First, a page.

Research Highlights | Published:

Conservation: Reef repair

Nature volume 459, page 12 (07 May 2009) | Download Citation

Subjects

Image: S. MCMURRAY, UNIV. NORTH CAROLINA, WILMINGTON

Some large marine sponges, such as the barrel sponge Xestospongia muta, can live for hundreds of years. But when dislodged from the reefs they inhabit by storms, ship groundings or fishing lines, these organisms have little chance of reattaching naturally. Steven McMurray and Joseph Pawlik of the University of North Carolina in Wilmington have stumbled across a new method of reattaching them that could be useful in conservation efforts.

The duo skewered sponges with two perpendicular steel rods, then secured the rods to bases made from PVC piping, concrete and mesh that had been nailed to the reef's limestone bed (pictured). The method, designed for temporary experiments, surprised the researchers by helping half of the 40 transplanted sponges to reattach, despite three passing hurricanes. The apparatus was removed once attachment was complete.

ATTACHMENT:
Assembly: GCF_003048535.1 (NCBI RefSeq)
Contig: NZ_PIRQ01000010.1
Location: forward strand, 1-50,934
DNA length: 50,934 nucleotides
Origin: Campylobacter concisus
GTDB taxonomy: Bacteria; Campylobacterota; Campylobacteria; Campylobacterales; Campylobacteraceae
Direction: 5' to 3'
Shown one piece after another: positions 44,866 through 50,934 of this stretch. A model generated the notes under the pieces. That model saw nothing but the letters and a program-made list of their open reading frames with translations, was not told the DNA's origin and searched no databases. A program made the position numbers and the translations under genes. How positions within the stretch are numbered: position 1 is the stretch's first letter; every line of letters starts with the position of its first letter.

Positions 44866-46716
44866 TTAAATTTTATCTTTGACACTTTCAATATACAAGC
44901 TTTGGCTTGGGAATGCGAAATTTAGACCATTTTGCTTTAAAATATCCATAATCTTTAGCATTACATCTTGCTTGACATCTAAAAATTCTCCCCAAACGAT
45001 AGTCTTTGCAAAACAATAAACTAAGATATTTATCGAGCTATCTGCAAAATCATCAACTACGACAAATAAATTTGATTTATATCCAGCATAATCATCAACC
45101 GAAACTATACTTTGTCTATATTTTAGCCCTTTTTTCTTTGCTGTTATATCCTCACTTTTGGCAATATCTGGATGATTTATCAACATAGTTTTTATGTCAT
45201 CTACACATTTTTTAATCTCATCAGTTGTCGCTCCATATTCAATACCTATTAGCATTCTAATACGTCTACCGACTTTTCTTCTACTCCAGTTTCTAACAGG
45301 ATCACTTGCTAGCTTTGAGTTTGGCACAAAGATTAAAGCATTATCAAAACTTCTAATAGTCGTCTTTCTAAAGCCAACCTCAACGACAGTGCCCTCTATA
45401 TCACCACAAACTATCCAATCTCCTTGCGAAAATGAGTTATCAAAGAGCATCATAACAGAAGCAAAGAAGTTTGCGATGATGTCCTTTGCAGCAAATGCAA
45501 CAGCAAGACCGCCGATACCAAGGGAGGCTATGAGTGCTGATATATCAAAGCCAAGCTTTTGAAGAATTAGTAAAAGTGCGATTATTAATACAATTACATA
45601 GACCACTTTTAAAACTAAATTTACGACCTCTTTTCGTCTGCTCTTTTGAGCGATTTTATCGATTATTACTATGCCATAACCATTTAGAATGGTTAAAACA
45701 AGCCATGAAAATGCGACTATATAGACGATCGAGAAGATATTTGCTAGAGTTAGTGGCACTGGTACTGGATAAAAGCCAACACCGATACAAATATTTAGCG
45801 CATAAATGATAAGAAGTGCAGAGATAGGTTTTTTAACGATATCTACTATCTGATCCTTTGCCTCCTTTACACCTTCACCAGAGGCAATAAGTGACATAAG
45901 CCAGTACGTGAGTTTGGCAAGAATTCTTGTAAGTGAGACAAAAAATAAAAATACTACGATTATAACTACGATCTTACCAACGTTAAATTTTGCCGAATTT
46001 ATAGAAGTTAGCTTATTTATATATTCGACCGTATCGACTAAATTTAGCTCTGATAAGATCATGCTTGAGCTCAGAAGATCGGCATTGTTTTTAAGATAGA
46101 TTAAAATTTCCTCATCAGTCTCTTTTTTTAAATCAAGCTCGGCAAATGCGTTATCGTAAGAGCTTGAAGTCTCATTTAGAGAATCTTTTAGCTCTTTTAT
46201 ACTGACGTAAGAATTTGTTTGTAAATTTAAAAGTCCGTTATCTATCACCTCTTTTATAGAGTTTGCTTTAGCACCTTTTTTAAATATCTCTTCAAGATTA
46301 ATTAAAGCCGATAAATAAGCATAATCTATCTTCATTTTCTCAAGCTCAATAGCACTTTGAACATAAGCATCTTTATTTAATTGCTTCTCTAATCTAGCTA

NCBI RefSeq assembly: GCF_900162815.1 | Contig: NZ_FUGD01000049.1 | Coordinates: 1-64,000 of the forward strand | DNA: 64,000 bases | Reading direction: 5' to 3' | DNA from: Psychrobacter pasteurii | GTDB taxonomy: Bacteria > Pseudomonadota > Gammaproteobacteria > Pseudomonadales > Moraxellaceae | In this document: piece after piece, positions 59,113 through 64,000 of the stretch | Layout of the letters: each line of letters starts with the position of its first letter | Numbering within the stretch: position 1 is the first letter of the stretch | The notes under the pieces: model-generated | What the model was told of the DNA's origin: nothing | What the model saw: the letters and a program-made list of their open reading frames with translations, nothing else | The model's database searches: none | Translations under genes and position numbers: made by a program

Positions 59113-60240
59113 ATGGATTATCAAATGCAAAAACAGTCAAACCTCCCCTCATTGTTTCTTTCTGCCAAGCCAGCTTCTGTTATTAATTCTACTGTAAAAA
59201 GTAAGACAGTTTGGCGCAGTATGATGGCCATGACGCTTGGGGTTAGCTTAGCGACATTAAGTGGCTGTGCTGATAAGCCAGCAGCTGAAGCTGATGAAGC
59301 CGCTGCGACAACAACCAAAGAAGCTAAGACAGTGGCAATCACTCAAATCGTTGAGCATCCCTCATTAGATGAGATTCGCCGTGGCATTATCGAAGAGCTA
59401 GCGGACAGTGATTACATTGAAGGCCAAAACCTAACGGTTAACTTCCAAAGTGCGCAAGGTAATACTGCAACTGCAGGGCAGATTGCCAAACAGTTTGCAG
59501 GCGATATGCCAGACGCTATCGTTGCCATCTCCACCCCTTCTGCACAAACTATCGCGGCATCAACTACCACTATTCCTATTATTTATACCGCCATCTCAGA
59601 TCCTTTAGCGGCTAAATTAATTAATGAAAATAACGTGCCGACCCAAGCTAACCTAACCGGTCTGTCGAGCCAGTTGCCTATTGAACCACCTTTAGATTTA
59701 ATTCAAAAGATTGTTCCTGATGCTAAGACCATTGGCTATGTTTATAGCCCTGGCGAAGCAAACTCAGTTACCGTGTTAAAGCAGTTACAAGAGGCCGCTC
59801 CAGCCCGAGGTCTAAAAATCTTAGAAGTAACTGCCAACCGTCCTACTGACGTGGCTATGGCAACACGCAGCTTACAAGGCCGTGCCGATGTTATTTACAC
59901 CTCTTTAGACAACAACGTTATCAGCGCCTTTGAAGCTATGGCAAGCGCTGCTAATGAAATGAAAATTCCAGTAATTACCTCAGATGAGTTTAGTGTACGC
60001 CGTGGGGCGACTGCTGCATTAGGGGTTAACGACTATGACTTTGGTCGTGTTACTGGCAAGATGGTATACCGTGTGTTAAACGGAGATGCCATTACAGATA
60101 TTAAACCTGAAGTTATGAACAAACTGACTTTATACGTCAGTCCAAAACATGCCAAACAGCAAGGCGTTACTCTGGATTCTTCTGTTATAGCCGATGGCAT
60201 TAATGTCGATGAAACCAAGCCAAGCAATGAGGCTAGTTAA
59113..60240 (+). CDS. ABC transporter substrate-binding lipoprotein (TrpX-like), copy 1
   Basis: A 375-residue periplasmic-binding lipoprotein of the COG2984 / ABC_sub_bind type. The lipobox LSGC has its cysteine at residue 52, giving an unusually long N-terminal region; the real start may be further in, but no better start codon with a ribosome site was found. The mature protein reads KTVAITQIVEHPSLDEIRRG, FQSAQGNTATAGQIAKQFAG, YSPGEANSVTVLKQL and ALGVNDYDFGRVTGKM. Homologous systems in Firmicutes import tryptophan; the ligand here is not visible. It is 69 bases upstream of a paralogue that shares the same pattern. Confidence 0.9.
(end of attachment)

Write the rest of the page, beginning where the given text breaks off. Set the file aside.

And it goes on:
About this article

Publication history

Published

DOI

https://doi.org/10.1038/459012e

Authors

    Comments

    By submitting a comment you agree to abide by our Terms and Community Guidelines. If you find something abusive or that does not comply with our terms or guidelines please flag it as inappropriate.

    Newsletter Get the most important science stories of the day, free in your inbox. Sign up for Nature Briefing